This is the scenario of that period as I understand it. Your view probably differs.

When Coutts, Butterworth and Co took over the Team New Zealand syndicate they were appalled to discover it was millions of dollars in debt. They were also of the opinion that the sailing wardrobe was insufficient to conduct a competitive campaign, so a twofold deficit from the outset. They were told that the current "tight five" sponsors were not prepared to provide additional funding to address either concerns. Coutts travelled to Europe to seek additional funding and found a billionaire who was prepared to become involved. Coutts brought him into a meeting with the Patriarch of Team New Zealand who told the billionaire that there was no room for gatecrashers on the sponsorship team and that he should **** *** and start his own syndicate.
He took that advice.
Coutts, Butterworth and Co were professional sailors. Team New Zealand is a syndicate name, not a New Zealand representative team. The name was chosen to dissuade other syndicates from starting up in NZ which would otherwise compete for the scant resources available for this level of competition.
Coutts, Butterworth and Co had the self belief that they could beat any team in the world if they could have access to the equipment that they felt was vital for competitive sailing. They were not prepared to sail ill-prepared because they had second-rate equipment.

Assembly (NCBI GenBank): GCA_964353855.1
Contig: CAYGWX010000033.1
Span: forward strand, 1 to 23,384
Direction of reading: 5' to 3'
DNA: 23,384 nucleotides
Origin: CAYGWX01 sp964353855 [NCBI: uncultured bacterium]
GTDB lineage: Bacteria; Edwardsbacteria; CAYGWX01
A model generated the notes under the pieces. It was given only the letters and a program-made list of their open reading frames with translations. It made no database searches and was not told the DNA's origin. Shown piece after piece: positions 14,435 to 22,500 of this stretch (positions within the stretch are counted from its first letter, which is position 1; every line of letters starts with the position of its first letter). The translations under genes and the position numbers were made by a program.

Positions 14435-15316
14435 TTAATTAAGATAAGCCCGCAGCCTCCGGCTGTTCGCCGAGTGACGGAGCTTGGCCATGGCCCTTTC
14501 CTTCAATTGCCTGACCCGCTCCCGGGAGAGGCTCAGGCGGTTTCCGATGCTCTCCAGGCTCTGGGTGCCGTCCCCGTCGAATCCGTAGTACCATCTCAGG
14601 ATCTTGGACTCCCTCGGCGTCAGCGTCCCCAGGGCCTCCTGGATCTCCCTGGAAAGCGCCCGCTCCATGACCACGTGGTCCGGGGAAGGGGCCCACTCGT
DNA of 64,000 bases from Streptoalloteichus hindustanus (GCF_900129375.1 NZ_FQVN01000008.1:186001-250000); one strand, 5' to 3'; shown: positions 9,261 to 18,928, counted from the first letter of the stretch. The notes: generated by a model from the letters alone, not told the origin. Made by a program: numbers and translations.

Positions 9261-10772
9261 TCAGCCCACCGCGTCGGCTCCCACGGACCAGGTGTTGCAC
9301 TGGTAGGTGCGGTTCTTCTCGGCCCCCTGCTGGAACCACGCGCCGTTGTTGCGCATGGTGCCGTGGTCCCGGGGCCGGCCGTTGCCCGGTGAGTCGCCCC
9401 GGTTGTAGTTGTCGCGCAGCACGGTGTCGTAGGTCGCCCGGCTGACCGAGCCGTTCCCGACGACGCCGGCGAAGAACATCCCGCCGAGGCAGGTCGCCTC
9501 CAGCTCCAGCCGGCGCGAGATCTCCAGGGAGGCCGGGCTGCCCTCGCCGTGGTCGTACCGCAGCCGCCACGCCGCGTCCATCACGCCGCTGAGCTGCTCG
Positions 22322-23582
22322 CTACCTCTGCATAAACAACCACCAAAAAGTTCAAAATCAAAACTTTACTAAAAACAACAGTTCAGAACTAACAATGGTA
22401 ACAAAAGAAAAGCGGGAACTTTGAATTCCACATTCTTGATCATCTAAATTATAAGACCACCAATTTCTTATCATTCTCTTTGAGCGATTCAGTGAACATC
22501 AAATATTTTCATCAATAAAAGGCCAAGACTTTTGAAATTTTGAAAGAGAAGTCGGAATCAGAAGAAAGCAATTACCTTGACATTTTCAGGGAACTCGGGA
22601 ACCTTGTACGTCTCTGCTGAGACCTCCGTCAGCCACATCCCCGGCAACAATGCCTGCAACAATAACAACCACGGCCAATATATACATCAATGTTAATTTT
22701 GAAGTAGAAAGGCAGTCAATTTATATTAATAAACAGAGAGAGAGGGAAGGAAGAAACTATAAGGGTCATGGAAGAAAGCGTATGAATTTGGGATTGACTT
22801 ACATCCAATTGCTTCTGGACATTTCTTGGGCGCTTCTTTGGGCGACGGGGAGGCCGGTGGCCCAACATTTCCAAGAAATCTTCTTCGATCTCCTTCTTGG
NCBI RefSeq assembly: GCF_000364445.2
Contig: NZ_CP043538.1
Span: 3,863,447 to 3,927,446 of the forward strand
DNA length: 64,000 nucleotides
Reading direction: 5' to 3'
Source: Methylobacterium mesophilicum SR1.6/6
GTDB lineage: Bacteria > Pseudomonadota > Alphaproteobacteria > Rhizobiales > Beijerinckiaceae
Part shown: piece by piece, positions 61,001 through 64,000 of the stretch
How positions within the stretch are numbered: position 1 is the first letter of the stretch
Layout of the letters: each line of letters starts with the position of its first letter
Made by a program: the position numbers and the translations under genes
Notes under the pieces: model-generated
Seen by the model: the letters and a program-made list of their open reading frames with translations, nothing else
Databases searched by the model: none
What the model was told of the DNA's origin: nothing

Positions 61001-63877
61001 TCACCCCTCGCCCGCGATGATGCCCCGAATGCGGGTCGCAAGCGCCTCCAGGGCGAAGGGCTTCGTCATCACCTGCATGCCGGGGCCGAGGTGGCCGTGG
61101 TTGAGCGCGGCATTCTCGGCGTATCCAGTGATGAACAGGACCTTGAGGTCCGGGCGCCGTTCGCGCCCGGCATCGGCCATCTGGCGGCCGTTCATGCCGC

The billionaire offered them a well resourced start-up syndicate that could compete against the best in the world if their sailing skills were up to it.
The Team New Zealand Patriarch had offered them a take-it-or-leave-it deal that was way behind the eight ball.
They made a decision to back themselves on the water.
Traitors?
I don't think so.

Ciaron said...

Carlos,
I concur with much of what you say; doubly so with your last statement, but probably for different reasons. I have personal experience working with cup teams, and it seems that kiwis really are slow creatures. They persist with this assumption that we are somehow engaging in a competition between nations, when the truth of the matter is it hasn't been thus since around 1992 (Chris Dickson sailing for Japan ect.)the Americas Cup has been a professional event for some time, we as a nation need to accept that.

however, one part of the story that seems to be missing relates to Coutts & Co. trying to negotiate a larger slice of the income via television ect. When told that this was simply not contractually possible, thier departure was solidified.

Now, I dont blame a professional for seeking alternative employment and commensurate remuneration, but what I think was unforgiveable was the way several people I know who had offers to join other teams being strung along by Coutts & Co. who already had alternative arrangements in their pockets. They delt in bad faith with TNZ members and that is the source of my condemnation.

Carlos said...

@Ciaron.
I have no sailing connections and know nothing of the matters you raise in your second and third paragraphs, nor do I dispute what you know from your closeness to the action. My earlier comment was based on my conversation with an impeccable source. The general public would know little of that and probably nothing of what you witnessed first hand.
I hope that whoever wins this regatta does so convincingly, so that the off-the-water issues have little or no bearing on the outcome.
If the regatta comes to Auckland this time I hope we can be more adult in our interest than the equivalent of NZ rugby followers booing Quade Cooper in the Rugby World Cup.